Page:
In what must be the most trivial Duluth reference ever reported on Perfect Duluth Day, we note that season 6, episode 4 of the animated television show Archer includes a scene at a Chicago airport where the flight information display system shows a scheduled Duluth departure as “on time.”
As pokes in the arm are liberally distributed and people move from six feet apart to four or five, the PDD Calendar continues to catalog local events — some in person, many online. Each month we reach out with one beggarly blog post to remind everyone that human beings and not machines are at work editing and publishing calendar events. So if you appreciate it, drop a few bucks in the PayPal account.
“People are moving to Duluth, Minnesota, for one particularly big reason,” CNN reports in a new video for its Project Planet series. “Is anywhere safe from the climate crisis?” the story asks, answering that some say Duluth is “the new ‘climate refuge.'”
UMD’s literary magazine Roaring Muse is a student-led magazine that was started in 1997 by UMD’s Literary Guild. Often including poetry, prose, and artwork, and edited by students, Roaring Muse sought to highlight the great work by UMD’s community, and at one point solicited submissions from community members outside the campus. Since its beginnings in ’97, the magazine has been published on and off and is currently back up and running.
The former Robert’s Home Furnishings building at 2102 W. Superior St. in Lincoln Park was torn down last week. Robert Rothenberger launched furniture retail business in 1987 and closed its doors in October 2018 upon retirement. Roberts was part of the “big three” furniture stores that anchored the West End for decades. The building was constructed 1890 as a lumber warehouse. Rachel Development, based in St. Michael, Minn., plans to build a four-story, 74-unit housing project on the site. Rothenberger died in November. Photo by Mark Nicklawske.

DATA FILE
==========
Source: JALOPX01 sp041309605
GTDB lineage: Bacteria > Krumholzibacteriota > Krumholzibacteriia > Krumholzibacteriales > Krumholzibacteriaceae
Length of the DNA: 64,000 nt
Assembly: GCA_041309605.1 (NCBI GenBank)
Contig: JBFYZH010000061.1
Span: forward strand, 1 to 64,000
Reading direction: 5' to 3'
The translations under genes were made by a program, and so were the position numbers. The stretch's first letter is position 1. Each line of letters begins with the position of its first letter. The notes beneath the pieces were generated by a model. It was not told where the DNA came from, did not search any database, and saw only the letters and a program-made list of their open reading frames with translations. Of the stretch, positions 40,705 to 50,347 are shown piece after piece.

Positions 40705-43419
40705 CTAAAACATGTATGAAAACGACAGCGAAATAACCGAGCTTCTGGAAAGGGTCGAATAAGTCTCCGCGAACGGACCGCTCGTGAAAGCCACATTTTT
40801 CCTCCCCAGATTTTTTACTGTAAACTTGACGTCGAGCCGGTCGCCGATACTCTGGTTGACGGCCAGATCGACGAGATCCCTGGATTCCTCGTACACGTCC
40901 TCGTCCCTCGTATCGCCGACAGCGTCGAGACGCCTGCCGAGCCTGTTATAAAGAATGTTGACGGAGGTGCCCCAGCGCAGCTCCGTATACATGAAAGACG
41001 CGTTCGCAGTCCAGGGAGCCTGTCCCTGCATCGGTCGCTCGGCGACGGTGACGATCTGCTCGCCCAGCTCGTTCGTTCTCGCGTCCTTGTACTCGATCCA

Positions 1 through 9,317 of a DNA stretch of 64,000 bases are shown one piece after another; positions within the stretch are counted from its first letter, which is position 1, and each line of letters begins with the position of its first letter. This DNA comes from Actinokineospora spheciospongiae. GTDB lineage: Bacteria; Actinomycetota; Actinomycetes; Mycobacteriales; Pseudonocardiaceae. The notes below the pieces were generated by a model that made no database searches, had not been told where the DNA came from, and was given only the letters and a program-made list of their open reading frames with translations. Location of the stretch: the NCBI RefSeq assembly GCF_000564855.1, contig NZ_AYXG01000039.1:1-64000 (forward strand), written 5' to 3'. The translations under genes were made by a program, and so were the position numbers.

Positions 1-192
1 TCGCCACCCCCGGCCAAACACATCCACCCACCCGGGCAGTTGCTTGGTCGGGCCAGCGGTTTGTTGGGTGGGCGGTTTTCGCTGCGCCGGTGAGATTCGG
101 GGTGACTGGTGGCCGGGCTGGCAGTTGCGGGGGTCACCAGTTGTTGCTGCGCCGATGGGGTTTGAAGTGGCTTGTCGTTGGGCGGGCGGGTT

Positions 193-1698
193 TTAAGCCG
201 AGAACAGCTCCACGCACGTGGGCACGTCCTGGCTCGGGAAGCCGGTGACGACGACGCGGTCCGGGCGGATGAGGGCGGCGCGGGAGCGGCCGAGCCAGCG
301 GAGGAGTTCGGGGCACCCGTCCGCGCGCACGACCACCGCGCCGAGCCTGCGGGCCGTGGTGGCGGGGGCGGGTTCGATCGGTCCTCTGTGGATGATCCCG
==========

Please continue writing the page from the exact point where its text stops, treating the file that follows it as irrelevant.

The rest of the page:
One hundred years ago today the Duluth Herald reported on military honors given to John Defoe, who the paper credits as “the first American Indian who fell in the World war to be returned to his native land for burial.”
Test your knowledge of Duluth’s western parks in this week’s quiz! As with the previous quiz on Duluth parks, Tony Dierckins’ and Nancy S. Nelson’s Duluth’s Historical Parks: Their First 160 Years was an indispensible resource. Historical images from the Kathryn A. Martin Library’s Northeast Minnesota Historical Collection were accessed through the Minnesota Digital Library, another excellent resource for local history buffs.
The next PDD quiz, reviewing this month’s headlines, will be published on April 25. Submit question suggestions to Alison Moffat at [email protected] by April 21.
The 23rd annual Homegrown Music Festival is less than a month away. A 60-page Field Guide is off the presses and will be available at local bars, restaurants and other businesses over the course of the next few days.
As documented in the book Duluth: An Illustrated History: “The opening of the Duluth canal proved to have a beneficial effect which its promoters had not anticipated. Currents flowing through the channel carried away a considerable amount of rotting timber and mucky islets which had infested the harbor. In fact, one of Duluth’s original townsites — Fremont — was thus swept out into Lake Superior and lost forever.”
The Zenith City Press website confirms the account: new currents swept several floating bogs in the harbor out to sea. The largest of these islands was 1,200 feet long and 400 feet wide — larger than the largest lake vessel — and it contained the township of Fremont. It began where Rice’s Point is today, and on May 10, 1873, it passed through the canal to the open sea.
I must correct the error, often propagated, that Fremont broke up that night in rough water. The truth is, Fremont is still out there, population 299, comprised of 20 families that each own a business. I know because I have been to Fremont. I have hiked its marshes and shopped its cute, bustling downtown. I have fished off its docks. I have traded stories, dreams, and fears with Fremonters around beach campfires.
Many people have. Lake Superior is dotted with cities that Fremont has visited. I highly recommend, next time Fremont is visible on the horizon, try to get there. The Fremont music scene is a delight. And of course anyone who loves lake culture and the outdoors probably already knows about it.